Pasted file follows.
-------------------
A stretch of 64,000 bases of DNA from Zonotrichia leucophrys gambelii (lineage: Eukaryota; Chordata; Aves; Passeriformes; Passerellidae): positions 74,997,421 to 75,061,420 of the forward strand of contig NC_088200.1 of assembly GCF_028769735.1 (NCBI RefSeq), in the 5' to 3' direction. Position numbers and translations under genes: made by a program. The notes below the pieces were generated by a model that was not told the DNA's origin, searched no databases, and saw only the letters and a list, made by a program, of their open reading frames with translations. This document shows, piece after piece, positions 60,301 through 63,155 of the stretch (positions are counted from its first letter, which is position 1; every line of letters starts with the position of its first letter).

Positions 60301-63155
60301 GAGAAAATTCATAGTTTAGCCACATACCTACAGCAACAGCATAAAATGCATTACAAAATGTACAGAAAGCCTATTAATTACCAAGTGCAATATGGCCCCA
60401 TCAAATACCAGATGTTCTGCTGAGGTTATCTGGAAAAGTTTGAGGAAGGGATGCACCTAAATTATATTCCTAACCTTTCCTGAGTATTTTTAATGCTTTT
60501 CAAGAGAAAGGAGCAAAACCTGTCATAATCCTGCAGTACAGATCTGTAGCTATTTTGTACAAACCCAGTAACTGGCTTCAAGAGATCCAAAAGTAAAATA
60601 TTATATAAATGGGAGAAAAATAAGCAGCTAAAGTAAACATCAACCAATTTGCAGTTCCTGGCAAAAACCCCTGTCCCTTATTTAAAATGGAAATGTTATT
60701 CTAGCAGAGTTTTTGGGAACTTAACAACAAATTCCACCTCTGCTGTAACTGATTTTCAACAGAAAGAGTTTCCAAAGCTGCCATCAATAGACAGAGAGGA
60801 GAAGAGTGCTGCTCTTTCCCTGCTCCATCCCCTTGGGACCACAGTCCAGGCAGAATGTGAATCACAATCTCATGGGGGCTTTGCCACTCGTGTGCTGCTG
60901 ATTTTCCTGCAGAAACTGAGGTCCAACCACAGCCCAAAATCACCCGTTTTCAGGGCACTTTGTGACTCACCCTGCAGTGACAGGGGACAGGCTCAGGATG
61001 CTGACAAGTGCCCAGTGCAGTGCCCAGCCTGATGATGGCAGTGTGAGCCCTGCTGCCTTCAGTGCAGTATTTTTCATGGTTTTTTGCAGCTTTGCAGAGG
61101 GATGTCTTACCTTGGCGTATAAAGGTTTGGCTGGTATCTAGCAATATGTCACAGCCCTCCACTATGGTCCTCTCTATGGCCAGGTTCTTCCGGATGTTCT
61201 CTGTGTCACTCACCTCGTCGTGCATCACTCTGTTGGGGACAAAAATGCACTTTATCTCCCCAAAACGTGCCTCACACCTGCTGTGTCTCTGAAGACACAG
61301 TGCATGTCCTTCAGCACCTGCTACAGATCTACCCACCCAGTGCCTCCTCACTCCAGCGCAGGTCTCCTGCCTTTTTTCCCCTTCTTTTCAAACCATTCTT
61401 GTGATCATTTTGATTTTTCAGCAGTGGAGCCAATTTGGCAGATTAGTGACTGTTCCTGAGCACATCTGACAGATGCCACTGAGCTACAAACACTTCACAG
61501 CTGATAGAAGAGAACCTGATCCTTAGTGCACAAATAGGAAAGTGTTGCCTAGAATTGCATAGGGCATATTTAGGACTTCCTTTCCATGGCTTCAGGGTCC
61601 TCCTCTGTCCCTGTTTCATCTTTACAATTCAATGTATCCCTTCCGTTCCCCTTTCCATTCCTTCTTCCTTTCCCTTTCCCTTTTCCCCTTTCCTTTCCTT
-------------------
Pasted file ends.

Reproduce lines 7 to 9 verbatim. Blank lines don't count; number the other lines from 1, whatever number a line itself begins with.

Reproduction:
60701 CTAGCAGAGTTTTTGGGAACTTAACAACAAATTCCACCTCTGCTGTAACTGATTTTCAACAGAAAGAGTTTCCAAAGCTGCCATCAATAGACAGAGAGGA
60801 GAAGAGTGCTGCTCTTTCCCTGCTCCATCCCCTTGGGACCACAGTCCAGGCAGAATGTGAATCACAATCTCATGGGGGCTTTGCCACTCGTGTGCTGCTG
60901 ATTTTCCTGCAGAAACTGAGGTCCAACCACAGCCCAAAATCACCCGTTTTCAGGGCACTTTGTGACTCACCCTGCAGTGACAGGGGACAGGCTCAGGATG